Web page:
The British Government plans on releasing the controversial Bloody Sunday report on June 15.
The new Secretary of State for Northern Ireland, Owen Paterson, said in Dublin Wednesday that the British Government had gone to great lengths to ensure that the report was released "in a sober and considered manner."
In a joint news conference with the Minister for Foreign Affairs Micheal Martin at Iveagh House in Dublin, both men said they were confident that the report would ring closure to the Bloody Sunday incident, in which 13 men were shot dead in Derry city on January 30, 1972.
“I said on day one that I wanted to see the Saville Inquiry report published as soon as possible. This report is 5,000 pages long, it has cost $280 million and I said I wanted it published in a manner that it was considered with the real seriousness that it deserved,’’ said Paterson.
“Although I went to Derry Guildhall and saw the families and two local MPs, Mark Durkan and Martin McGuinness last Thursday [and] I went through some detail with them, I’ve yet to see the soldiers and their representatives.
“But I have gone to great lengths and worked very closely with officials, we’ve looked at every possible angle, to make sure this report is published in a sober and considered manner.
British Prime Minister David Cameron will make a statement to parliament at 3.30 p.m. on Tuesday, June 15, and the report will be publicly made available after his statement.
Paterson said that no effort was spared in the inquiry, and that politicians will be given the summer to review the report before a return to parliament in October or November.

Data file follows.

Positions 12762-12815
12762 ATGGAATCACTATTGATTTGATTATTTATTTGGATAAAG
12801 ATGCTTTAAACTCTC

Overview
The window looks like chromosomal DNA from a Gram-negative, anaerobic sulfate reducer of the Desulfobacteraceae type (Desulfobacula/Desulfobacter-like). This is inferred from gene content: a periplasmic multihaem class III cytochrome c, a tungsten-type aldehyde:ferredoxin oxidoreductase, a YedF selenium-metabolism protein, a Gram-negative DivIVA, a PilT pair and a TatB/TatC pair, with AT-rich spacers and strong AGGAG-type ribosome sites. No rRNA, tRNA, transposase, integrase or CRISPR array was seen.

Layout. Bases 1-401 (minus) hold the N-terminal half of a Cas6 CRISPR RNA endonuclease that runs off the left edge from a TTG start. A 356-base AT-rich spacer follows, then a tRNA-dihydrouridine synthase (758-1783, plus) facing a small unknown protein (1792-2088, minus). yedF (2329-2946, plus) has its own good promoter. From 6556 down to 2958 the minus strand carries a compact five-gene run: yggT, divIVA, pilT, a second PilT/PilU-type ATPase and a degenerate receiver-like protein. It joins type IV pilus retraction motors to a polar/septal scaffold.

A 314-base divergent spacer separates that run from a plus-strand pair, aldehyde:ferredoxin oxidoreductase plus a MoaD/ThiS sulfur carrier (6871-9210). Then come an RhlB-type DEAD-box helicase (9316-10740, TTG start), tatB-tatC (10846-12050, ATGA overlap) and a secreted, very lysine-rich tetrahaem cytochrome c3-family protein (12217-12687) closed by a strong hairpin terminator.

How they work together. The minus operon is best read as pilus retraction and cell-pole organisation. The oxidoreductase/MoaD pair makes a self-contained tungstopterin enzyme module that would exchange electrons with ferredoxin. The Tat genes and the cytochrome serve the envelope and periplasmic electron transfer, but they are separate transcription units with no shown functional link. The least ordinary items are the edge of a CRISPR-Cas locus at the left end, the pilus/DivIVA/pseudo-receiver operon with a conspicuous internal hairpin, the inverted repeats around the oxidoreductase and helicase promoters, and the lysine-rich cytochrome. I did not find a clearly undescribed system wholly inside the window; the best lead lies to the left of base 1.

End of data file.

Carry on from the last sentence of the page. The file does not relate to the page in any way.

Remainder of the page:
“And we then propose to allow everyone to read it through the summer and then to return to parliament sometime in the autumn, probably end of October/early November, and have a full day’s adjournment debate to give it the serious consideration that it deserves,” he added.
"It’s hard to think that a government could have gone to greater lengths to try to get to the bottom of this tragic event than to spend this enormous sum of money [and] I think 20 to 30 million words being bandied around as the volume of evidence.”
Martin commended the work done by Paterson and his predecessor Shaun Woodward with the families of the Bloody Sunday victims.
“There has been very detailed work by Owen and indeed by his predecessor Shaun Woodward with the families and with the public representatives who have been working with the families. This has been a major piece of work in itself and it will require detailed and considered reflection, given the enormity of the publication.
“And I think, at the time of publication, it’s important that people would give it that detailed consideration and reflect significantly on the content of the report so that there wouldn’t be immediate rushes to judgment but that people would give it the consideration it requires, given the length of time that it has taken and the enormous inputs from all sides.”
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